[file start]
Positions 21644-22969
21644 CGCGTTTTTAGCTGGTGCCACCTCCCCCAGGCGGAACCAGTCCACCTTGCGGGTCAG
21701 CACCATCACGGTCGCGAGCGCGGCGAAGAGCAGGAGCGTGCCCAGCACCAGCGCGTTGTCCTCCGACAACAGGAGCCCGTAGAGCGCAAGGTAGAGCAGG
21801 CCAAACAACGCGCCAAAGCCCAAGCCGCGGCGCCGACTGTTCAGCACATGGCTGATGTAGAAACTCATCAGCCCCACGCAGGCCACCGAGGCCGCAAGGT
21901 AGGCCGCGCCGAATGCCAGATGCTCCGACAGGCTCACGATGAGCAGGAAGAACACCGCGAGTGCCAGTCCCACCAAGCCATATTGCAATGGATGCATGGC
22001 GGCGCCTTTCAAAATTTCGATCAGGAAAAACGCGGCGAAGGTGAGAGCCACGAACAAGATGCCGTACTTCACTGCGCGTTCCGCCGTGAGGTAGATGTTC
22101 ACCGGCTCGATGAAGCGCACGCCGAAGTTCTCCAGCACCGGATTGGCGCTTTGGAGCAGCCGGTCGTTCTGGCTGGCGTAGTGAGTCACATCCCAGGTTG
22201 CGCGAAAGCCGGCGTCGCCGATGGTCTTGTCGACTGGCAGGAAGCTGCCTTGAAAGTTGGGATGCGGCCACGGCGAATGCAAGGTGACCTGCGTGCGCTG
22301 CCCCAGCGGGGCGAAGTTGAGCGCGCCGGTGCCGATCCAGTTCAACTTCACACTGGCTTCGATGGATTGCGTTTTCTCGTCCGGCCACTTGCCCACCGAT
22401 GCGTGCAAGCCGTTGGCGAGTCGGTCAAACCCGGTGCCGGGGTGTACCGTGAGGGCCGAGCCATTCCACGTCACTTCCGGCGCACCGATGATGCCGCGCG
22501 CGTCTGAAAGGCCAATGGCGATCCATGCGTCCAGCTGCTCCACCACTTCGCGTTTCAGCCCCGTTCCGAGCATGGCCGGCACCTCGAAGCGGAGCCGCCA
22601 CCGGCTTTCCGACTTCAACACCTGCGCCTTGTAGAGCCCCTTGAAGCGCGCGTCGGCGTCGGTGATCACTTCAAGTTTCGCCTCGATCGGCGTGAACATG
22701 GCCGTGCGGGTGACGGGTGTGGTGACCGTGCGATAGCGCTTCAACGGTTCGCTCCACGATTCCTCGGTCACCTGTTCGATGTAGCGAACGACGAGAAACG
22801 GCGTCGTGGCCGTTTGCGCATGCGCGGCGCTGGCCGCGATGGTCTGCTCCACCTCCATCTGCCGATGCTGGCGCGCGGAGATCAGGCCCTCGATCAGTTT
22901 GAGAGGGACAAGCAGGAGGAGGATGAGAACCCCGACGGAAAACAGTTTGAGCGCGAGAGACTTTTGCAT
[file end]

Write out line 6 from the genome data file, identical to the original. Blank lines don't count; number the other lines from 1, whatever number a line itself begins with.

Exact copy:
22001 GGCGCCTTTCAAAATTTCGATCAGGAAAAACGCGGCGAAGGTGAGAGCCACGAACAAGATGCCGTACTTCACTGCGCGTTCCGCCGTGAGGTAGATGTTC